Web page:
Saturday, July 28, 2012

A different perspective of Matt Talbot

In this his latest book, Sharing God's Good Company: A Theology of the Communion of Saints (2012), David Matzko McCarthy explores the role and significance of the saints in Christians' lives today. He views Venerable Matt Talbot as an anti-hero or anti-saint and as a holy fool. It can be read on pages 52, 73-76 at

Tuesday, July 17, 2012

Matt Talbot: Facing Adversity with Grace

In her latest book, Facing Adversity With Grace: Lessons From The Saints (2012), Koenig-Bricker includes a chapter on some lessons from Venerable Matt Talbot’s life as an example of using his addiction as a means of growth rather than just something to be endured. Whether struggling with this particular adversity or seeking to support a loved one who is suffering, the author provides questions for reflection.
clicking Read a chapter from this book, you should be able to read the introduction and 10 page Matt Talbot chapter.

Saturday, July 14, 2012

Matt Talbot included in "Treasures of Irish Christianity"

A book description of Treasures of Irish Christianity: People and Places, Images and Texts, a newly published book by Veritas Publications, states: “In almost eighty short articles, a host of leading scholars from the worlds of history, liturgy, theology, philosophy, art history, and Celtic Studies reflect upon aspects of the history of the Christian tradition in Ireland from the fifth to the twenty-first century. This is a wide-ranging illustrated collection which draws from the major Christian denominations in Ireland and includes entries on significant people, texts, images, and events that have shaped the Irish Christian experience.”

Included in this paperback is the brief article, “Matt Talbot and the Eucharist: The Conquest of Freedom in the Face of Addiction.” To read this article click “look inside,” type in “Matt Talbot,” and sign-in at

Note:The “Time Magazine” reference in the text of the Matt Talbot article can be found at

Monday, July 9, 2012

Update on new Matt Talbot website

We noted on June 18, 2012 that the Dublin Diocesan Matt Talbot website is now online at Since that notice, additional entries have been added to the “The Story of Matt Talbot" as well as an interactive map of Matt Talbot’s Dublin, videos about Matt Talbot’s life and prayers. Additional sections currently remain “under construction.”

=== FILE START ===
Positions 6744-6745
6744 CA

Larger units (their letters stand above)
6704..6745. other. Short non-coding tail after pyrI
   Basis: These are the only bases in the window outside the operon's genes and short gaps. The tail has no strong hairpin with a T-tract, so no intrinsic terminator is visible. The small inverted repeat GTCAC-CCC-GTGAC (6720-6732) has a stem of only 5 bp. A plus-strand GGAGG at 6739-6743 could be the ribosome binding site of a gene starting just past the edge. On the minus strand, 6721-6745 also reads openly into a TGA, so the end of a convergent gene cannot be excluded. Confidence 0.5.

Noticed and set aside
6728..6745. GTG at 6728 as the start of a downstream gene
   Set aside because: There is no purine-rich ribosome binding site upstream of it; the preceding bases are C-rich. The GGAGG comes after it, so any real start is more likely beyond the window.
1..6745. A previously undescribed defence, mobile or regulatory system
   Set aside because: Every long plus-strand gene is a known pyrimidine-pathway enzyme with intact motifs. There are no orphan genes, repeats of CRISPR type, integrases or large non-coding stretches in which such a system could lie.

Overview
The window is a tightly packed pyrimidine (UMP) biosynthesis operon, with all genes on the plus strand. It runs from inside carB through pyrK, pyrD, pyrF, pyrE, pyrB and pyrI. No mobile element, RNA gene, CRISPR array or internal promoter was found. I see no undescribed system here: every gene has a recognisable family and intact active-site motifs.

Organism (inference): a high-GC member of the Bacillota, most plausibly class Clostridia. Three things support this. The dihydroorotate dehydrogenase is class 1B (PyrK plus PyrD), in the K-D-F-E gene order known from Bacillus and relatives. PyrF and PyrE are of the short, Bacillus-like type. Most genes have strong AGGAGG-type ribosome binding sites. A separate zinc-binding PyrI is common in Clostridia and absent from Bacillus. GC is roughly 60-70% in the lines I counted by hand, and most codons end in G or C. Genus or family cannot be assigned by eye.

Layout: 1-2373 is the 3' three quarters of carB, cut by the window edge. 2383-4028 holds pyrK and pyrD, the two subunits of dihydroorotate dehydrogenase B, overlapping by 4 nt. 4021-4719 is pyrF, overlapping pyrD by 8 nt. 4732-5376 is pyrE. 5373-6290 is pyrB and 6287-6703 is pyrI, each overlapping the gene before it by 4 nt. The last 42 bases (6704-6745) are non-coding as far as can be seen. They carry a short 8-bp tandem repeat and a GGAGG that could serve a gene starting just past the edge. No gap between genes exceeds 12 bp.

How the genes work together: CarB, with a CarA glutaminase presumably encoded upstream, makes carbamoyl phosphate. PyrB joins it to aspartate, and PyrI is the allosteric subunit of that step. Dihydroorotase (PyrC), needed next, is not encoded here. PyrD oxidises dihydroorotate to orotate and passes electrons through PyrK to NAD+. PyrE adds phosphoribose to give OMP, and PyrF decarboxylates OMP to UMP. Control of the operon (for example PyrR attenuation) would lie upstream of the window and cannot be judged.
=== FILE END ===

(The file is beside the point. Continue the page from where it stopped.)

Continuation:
Note that the Dublin Diocesan Matt Talbot website and our Venerable Matt Talbot Resource Center are independent entities.

Sunday, July 8, 2012

A Note on Matt Talbot’s Humility

“Most folks probably have no idea who Matt Talbot is. If you have any struggles with alcohol or know someone who has, he is a good friend to have.

He was an Irishman who started working in booze outfits when he was twelve years old. As you can expect, this led him into alcoholism. After 16 years of suffering from this affliction, he managed to kick the habit and became something of an ascetic. He prayed and fasted fervently. He attended daily Mass. He became a Third Order Franciscan. He repaid his debts and gave much of his meager wages to the Church.

He did all this without anyone really knowing. Nobody would have thought anything more of Matt Talbot until his death. Once he passed away, his body was found wrapped in chains and cords under his clothes. He wore them as penance for his years of boozing. Of course, modernity would condemn an ascetic such as this as a lunatic. The idea of such acts as signs of holiness is no longer an option.

Matt's manner of humility in his virtue echoes the Master's words in today's Gospel (Mt 6:1-6)
‘Take care not to perform righteous deeds in order that people may see them; otherwise, you will have no recompense from your heavenly Father. When you give alms, do not blow a trumpet before you, as the hypocrites do in the synagogues and in the streets to win the praise of others. Amen, I say to you, they have received their reward. But when you give alms, do not let your left hand know what your right is doing, so that your almsgiving may be secret. And your Father who sees in secret will repay you.’”

Saturday, July 7, 2012

Matt Talbot's Coming Home

In a 2007 homily Fr. Michel de Verteuil states,
“Lord, a conversion experience is always a home-coming:
- turning away from an addiction,
- being reconciled with our family,
- forgiving an old hurt,
- going to confession after a long absence.

Once we are there we look back and wonder at our resistance.
Here was something that we needed in order to live, and yet we did not recognise it;
the truth of ourselves demanded it, and yet we did not accept to do it.

Now, Lord, by your grace, we know that your Word has been made flesh
and found a home in us.
Thank you, Lord.”

Note: With Matt Talbot’s conversion experience and recovery from alcoholism, the Word of God found a home in him.  Listening to the Word in Mass and reading the Bible became daily spiritual practices.

Tuesday, July 3, 2012

Importance of the Blessed Sacrament for Venerables Matt Talbot and Fulton J. Sheen

As these quotes indicate, the Blessed Sacrament was "essential" in the lives of Venerable Matt Talbot and (newly recognized) Venerable Fulton J. Sheen: 
"You know that Matt Talbot, the Dublin workingman, found in the Blessed Eucharist his support and his strength?  As a young man he was a slave to drink. He took the pledge and kept it. But who can tell what it cost him? When the temptation was fiercest Matt would make his way to the church and sit there. "I'm safe as long as I stay here"!”
(THREE TABERNACLES (1943) by Rev. Robert Nash, S.J. at, page 4-5.)

"How can anyone be lonely, with Our Lord in the Blessed Sacrament?" 

"The secret (to my preaching) is that I have never in fifty-five years missed spending an hour in the presence of our Lord in the Blessed Sacrament. That's where the power comes from. That's where sermons are born. That's where every good thought is conceived."